Even before McSweeney's publishing house released Beck Hansen's 2012 album Song Reader as individual pieces of sheet music, procuring sheet music has been an important--if vexing--pursuit for musicians.
Matt Sandler wants to change all that. In 2014, the UCLA-educated saxophone player launched Chromatik with the goal of modernizing how people access music education tools. In essence, he wants to do for sheet music what Spotify did for streaming music.
"We saw an interesting way to bring how people practice, learn, and perform music into the digital age by using any mobile device as a conduit for learning, performing, and playing music," Sandler says.
So far, the company, which offers a free iOS application and a digital catalog of more than 30,000 titles, from the Beatles to Disney's Frozen, has gained impressive uptake since launching in 2011. Not only have entertainers Will Smith and Bruno Mars invested in the company, prominent investment firms, including Rustic Canyon Partners and 500 Startups, have helped bring Chromatik's funding tally up to $6.7 million.
"I'm just a silly musician, so trying to navigate how to finance a huge operation like this was certainly bewildering at the beginning," Sandler says.
Silly or not, Chromatik is making big waves in the music industry. While still technically in beta in 2012, Chromatik snagged a deal with American Idol when the hit Fox show's house band scrapped its paper sheet music in favor of the Chromatik iPad app during rehearsals and live shows.
The company has also featured exclusives with some of the world's biggest artists, including Queen, Linkin Park, Alison Krauss, and Grouplove. Each title is available for more than 20 instruments, with hundreds of new titles added each week, according to Sandler. And if a title doesn't exist yet, Chromatik's team of musicians just makes one from scratch. Chromatik's YouTube channel has logged nearly 10 million views to date.
It's figures like these that have industry watchers intrigued. "The market for printed music is tiny ... but in the longer term, like Pandora, this could be a clandestine search company," says Richard Tullo, an analyst at Albert Fried & Company, who covers Pandora.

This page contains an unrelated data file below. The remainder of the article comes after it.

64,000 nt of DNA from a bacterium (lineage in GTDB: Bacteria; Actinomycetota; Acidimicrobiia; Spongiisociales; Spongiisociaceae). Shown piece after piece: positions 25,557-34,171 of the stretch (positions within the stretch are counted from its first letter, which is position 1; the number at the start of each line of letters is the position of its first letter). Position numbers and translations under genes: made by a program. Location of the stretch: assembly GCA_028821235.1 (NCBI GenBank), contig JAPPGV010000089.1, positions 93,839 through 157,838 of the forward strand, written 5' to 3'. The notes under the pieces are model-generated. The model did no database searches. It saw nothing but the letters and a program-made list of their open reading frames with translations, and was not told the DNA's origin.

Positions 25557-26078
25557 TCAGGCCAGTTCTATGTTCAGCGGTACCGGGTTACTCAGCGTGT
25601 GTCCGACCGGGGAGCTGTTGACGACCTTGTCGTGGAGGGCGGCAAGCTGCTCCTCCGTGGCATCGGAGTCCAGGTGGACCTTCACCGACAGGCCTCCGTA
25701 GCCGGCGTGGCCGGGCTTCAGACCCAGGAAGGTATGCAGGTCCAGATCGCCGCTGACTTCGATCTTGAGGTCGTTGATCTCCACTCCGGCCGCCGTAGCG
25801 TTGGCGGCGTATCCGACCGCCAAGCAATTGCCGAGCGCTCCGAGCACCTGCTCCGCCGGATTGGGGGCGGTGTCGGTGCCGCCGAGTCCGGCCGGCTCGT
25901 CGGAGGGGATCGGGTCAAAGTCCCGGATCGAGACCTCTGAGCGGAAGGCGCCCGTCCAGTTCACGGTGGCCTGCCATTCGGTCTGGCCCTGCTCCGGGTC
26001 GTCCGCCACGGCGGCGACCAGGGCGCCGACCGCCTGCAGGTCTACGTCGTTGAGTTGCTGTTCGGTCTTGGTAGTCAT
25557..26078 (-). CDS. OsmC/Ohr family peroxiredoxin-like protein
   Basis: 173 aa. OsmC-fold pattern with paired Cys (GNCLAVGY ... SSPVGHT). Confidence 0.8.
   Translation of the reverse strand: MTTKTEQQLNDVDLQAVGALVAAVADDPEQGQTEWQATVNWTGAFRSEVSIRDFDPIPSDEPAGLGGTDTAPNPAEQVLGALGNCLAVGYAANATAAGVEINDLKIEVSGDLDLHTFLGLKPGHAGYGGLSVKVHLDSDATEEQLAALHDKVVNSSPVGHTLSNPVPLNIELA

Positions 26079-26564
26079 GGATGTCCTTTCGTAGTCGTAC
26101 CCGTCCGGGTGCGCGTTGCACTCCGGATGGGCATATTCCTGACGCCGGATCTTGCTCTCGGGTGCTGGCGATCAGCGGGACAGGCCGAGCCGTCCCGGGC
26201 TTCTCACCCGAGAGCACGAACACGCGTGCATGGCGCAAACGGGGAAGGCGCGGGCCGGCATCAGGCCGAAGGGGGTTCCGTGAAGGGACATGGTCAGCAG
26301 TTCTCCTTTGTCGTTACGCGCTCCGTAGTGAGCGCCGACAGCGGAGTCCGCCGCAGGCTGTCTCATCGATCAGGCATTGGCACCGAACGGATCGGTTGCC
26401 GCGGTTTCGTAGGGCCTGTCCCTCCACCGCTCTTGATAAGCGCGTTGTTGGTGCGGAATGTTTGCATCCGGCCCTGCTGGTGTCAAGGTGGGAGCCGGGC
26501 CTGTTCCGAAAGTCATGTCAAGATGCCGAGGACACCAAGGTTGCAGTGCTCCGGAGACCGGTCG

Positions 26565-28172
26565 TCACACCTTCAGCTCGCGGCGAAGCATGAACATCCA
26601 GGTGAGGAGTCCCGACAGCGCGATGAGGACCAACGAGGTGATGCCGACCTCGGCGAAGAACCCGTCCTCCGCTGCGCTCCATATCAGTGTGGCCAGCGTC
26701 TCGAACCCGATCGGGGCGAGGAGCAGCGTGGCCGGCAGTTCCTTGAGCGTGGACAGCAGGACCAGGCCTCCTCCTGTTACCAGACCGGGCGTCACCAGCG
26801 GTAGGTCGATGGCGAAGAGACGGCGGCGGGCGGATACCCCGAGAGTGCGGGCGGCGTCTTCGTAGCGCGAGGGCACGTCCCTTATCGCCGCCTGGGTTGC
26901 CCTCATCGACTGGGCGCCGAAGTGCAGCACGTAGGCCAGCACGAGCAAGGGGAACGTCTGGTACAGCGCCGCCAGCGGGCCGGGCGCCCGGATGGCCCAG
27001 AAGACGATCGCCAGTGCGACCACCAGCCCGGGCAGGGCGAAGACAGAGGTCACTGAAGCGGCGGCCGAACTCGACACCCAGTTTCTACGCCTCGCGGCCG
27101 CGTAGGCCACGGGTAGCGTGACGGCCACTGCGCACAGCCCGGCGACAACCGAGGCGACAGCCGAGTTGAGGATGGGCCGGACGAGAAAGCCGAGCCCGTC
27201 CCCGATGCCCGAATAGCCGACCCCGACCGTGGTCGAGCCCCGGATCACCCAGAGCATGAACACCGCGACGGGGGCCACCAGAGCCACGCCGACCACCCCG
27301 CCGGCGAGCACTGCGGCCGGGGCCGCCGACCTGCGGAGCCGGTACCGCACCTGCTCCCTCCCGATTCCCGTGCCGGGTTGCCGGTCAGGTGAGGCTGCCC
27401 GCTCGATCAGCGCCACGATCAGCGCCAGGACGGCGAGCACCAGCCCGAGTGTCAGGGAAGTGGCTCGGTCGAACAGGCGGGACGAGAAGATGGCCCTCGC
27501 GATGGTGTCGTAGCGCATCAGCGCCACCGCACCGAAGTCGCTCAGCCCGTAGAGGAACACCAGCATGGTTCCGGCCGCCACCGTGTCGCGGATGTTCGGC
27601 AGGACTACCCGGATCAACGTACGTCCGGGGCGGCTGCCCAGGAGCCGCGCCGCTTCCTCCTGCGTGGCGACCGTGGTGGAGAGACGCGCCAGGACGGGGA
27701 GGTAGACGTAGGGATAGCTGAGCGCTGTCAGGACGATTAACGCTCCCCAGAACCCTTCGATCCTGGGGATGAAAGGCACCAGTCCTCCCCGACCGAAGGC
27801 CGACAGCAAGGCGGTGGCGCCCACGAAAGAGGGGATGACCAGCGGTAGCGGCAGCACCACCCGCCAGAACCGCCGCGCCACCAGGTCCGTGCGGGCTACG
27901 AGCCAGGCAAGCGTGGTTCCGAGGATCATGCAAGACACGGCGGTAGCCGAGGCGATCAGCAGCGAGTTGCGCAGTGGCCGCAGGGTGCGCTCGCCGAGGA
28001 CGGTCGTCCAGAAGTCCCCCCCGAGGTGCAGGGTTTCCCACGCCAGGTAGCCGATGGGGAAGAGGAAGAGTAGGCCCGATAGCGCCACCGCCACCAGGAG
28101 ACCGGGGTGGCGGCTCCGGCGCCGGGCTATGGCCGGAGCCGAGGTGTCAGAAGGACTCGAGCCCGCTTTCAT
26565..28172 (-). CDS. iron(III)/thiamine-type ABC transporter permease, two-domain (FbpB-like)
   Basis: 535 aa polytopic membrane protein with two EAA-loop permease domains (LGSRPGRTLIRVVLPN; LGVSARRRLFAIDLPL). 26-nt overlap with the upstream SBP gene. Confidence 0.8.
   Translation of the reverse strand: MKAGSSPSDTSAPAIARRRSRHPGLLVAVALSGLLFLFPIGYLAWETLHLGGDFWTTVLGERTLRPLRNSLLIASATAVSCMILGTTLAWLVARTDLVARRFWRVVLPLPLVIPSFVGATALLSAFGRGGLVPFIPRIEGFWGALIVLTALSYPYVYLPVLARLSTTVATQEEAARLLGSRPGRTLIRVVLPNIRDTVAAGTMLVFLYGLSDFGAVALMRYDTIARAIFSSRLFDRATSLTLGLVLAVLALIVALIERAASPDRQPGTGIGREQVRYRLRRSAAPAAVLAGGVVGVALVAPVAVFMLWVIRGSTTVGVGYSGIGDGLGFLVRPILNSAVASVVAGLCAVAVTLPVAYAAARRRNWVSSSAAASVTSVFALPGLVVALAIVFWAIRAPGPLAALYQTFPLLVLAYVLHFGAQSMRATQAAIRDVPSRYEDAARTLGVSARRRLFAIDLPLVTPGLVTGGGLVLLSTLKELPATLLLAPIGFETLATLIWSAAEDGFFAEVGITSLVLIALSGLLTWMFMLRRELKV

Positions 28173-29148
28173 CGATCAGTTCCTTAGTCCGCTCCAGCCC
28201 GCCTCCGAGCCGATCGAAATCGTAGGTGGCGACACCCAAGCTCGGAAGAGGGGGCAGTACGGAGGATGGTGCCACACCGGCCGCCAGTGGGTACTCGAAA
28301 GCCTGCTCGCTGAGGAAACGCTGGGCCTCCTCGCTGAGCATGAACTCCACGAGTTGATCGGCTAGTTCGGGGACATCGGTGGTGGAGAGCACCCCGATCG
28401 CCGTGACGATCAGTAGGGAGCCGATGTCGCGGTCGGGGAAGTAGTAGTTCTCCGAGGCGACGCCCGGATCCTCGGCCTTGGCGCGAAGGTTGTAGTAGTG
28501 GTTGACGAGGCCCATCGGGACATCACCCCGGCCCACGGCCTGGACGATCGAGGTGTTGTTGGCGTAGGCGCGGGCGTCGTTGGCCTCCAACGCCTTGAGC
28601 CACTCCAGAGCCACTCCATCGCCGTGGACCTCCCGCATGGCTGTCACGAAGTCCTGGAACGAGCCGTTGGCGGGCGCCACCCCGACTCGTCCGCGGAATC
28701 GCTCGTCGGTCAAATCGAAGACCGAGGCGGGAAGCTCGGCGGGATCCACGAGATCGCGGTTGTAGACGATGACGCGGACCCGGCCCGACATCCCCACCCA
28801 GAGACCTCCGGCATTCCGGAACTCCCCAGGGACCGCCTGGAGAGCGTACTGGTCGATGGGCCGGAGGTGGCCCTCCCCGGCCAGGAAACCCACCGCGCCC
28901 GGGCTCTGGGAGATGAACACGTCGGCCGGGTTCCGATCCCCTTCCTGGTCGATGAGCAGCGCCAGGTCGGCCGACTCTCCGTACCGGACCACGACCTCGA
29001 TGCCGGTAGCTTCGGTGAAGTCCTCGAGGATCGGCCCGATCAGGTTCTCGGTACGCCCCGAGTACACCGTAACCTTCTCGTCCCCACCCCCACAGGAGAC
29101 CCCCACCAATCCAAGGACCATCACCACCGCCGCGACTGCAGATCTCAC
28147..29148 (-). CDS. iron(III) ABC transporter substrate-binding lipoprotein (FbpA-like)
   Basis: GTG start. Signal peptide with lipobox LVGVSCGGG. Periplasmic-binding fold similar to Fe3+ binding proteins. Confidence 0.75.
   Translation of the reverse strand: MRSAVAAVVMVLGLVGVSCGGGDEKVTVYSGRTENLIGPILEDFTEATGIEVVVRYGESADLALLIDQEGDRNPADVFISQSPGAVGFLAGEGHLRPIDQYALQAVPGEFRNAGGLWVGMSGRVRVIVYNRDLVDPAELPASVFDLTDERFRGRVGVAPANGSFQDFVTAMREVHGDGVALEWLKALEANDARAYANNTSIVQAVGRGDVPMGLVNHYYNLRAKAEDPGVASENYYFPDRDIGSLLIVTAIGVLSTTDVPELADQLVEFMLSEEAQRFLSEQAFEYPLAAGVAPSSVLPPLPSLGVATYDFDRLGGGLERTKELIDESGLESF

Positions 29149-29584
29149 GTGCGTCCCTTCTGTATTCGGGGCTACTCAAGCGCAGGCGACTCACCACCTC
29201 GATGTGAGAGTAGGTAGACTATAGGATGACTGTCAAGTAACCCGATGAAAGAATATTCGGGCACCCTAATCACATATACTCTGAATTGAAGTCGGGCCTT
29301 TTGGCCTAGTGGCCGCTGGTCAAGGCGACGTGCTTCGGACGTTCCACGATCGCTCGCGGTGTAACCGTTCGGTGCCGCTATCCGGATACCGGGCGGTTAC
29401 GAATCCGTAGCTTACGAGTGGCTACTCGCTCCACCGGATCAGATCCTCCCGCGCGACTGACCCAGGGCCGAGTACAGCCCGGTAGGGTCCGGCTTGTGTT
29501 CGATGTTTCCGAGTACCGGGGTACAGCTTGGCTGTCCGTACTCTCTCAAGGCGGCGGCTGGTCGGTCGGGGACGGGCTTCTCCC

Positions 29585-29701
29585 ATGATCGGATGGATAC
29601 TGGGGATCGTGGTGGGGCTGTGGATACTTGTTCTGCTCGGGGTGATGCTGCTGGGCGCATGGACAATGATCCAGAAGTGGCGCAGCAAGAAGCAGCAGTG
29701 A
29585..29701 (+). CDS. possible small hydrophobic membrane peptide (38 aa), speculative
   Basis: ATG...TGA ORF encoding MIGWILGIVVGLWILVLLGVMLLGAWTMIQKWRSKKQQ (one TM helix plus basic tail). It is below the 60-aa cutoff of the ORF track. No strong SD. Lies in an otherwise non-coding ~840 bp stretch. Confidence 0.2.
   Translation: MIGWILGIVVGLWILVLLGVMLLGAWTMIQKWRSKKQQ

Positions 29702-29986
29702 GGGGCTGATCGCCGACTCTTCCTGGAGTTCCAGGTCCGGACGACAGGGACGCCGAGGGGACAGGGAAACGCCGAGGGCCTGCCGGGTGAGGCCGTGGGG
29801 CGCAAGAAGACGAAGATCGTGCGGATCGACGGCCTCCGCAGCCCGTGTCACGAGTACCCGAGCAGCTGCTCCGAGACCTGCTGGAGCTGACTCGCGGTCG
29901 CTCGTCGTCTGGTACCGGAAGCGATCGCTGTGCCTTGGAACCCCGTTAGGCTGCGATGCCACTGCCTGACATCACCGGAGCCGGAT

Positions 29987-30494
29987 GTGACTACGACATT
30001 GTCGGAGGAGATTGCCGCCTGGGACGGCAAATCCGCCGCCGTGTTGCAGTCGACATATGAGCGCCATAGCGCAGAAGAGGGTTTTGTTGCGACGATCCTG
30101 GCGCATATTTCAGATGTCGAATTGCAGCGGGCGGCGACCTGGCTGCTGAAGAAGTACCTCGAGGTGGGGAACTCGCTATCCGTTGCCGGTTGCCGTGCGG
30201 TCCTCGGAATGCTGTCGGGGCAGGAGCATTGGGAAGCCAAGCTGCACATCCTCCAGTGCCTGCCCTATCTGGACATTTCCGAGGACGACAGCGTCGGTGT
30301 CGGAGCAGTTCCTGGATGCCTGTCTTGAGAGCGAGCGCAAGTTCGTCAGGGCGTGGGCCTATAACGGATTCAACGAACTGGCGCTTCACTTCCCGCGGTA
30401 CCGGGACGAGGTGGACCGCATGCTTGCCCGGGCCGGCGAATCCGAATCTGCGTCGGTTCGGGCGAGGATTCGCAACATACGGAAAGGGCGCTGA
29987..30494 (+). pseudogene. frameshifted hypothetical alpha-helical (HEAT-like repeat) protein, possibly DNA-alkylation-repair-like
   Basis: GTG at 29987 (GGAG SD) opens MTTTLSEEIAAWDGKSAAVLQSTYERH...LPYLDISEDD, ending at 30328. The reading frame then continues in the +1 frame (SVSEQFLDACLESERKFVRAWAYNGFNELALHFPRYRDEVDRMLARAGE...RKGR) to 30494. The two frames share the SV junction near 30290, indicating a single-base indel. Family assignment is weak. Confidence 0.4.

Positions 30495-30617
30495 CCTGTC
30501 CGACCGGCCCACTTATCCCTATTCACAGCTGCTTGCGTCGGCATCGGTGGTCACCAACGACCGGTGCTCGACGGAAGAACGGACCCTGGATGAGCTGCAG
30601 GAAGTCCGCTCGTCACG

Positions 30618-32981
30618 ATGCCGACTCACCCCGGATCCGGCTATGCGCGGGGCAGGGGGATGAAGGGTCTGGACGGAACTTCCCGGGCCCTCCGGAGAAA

Big data aspirations aside--for now at least--Chromatik lets users upload, download, and annotate their own sheet music. The company also encourages musicians to teach one another and track their progress by recording their own performances and sharing them on YouTube, Facebook, Twitter, or the "Chromatik Stage," a platform for sharing audio or video clips with other users. The app also comes bundled with a built-in metronome, tuner, and practice log--all essential tools for musicians of any skill level. Users can even watch music videos on YouTube that sync along with the actual sheet music.
"One-half of the equation is, how do people listen to music?" Sandler says. "The other half of the mobile music equation is, how do people play, learn, and share music they love?"
This is the key to Chromatik's business model, adds Sandler. Much like Spotify, Chromatik works off a freemium model supported largely by advertising. The team plans to monetize the service by introducing, in the near future, Chromatik Premium, though the company's idea of what that might include is still in the works. For now, users can enjoy the app--and its recently released Android offering--at no charge. Though Chromatik wouldn't disclose revenue figures, Sandler maintains the service is quickly becoming one of the fastest-growing and most widely used music apps in the world.
And maybe they'll find sustainable success, too, suggests Tullo, who cautions the company against trying to grow too quickly. "If they don't screw it up by doing only what Silicon Valley wants them to do, it could be a really nice business," he says.